There is something rewarding about getting older. You can surprise people! First, you can surprise them with stuff they don’t know. For example, I checked into a hotel for a presentation the following day. My typical first question upon checking in is, “Where is my organization meeting?” I looked at the clerk and began to ask the question, but before I asked, she pointed at a corridor and told me the ballroom my group was meeting in! I laughed and said, “Well, thank you, Radar O’Reilly.” That’s when I got the look!
If you are a senior, you will get it quite often—it’s the surprise look. You know something they don’t know, and it really feels good. I know that groceries used to be carried out in boxes, not just carried in in boxes. When I say Coke, I really mean anything; Pepsi, RC, (and a Moon Pie is optional) or Coke, but I love it when they almost apologize and say, “Is Pepsi ok?” I love the way an eight track tape “Kaclicks” when it changes track. (Ok, just Google it!) But some stuff isn’t old—it just gets old. I’m going to do a four-week series on stuff that gets old.
This week’s edition is the following comment: You are valuable, we appreciate your business, and look forward to serving you (it’s a recording, followed by music, and it is repeated several times). I believe there is something tremendously powerful when your words match your actions. I don’t like recordings; I like people. People are magic, powerful, and this isn’t old, it is pertinent. So, let’s push the customer to their station of importance and honor them by giving them a real voice. How about: You are valuable, and we appreciate your business, so, we don’t want to look forward to it—we want to guarantee it! (Delivered by a real live person.) Here are some tips about your new, old perspectives!
1. Smile, literally
Smiles translate through the phone, but they should be used at appropriate times. You don’t want your customer service to come off as unauthentic, but you should still always be cordial during conversations. Smile as you would in a face-to-face conversation. It’s helpful to have a mirror on your desk so you can look at a friendly face.
2. Mirror a customer’s’ language and tone
Part of the job in customer service is mirroring a customer’s language and tone. Mirroring another person’s language and tone can help create connection. That said, if a customer is angry, you don’t want to copy their frustration. Instead, try increasing your volume just a little, and then quickly work to bring the intensity down a notch. Customers respond well when the help they’re receiving is coming from someone who’s clearly level-headed and cares for their issue.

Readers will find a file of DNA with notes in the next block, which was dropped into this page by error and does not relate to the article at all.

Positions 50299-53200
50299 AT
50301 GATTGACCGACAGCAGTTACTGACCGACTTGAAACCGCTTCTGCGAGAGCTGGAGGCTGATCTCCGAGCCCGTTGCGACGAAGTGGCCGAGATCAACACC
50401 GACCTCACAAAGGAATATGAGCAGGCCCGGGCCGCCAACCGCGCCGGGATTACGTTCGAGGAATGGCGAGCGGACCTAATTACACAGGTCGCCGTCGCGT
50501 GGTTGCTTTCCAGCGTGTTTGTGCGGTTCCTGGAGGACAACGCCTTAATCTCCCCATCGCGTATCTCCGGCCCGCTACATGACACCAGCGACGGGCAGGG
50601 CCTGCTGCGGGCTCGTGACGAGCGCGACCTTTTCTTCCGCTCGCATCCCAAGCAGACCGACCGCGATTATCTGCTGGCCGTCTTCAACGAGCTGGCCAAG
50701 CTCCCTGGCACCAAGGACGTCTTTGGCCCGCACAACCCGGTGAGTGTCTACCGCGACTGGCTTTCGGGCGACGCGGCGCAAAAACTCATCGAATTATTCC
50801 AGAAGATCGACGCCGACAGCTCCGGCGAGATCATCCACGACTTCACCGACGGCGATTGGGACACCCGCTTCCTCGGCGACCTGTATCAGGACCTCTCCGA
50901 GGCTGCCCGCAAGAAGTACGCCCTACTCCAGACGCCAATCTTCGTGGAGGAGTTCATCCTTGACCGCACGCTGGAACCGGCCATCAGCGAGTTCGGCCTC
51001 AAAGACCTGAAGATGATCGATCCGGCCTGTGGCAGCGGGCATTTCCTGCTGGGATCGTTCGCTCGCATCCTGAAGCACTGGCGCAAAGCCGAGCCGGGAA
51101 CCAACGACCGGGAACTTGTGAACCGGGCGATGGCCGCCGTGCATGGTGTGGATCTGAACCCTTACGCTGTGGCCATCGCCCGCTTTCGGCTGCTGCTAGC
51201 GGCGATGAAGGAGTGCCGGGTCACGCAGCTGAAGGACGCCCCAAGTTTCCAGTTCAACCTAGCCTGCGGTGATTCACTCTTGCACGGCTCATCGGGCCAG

3. Listen first, then validate the problem
When customers are upset or frustrated, they might not be able to take in what you say—even if it’s the right answer. Listen first, let them calm down, and then try to help solve their problems. Empathy is always your most crucial ability in customer service.
4. Acknowledge the customer
Customers need to feel heard, so tell them that you understand the reason for their call. They’ll appreciate the touch of empathy, and it will go a long way towards making an angry customer’s experience much, much better. Customer service that goes the extra mile to recognize what ails their customers comes off as more human and reflects well on the company.
5. Summarize your help
You’ve got to listen to a customer’s problems in order to repeat back to them with supportive language and summarize the help that you’re providing them. Being able to adequately communicate everything that you’re doing to help is one of the top job skills for customer service agents.
6. Communicate hold times
Even if you’ve just handled a call really well, you can lose a customer by leaving them on hold for too long. This is especially true if you haven’t set their expectations first. It ultimately reflects poorly on your customer service and your company’s reputation.
7. Use templates, not boilerplates
For efficient customer service, you’ll want to use templates that include some pre-written text. At Zendesk, they call them macros. Templates are like guidelines: they shouldn’t be overly rigid and unwavering, but can provide a helpful structure for common responses (like a list for step-by-step responses). Even though the whole team can use it, you’ll want to personalize your own answers before replying to customers. This leads to a more personal interaction (and a more fulfilling customer service job).
The real goal here is to be human. It never gets old!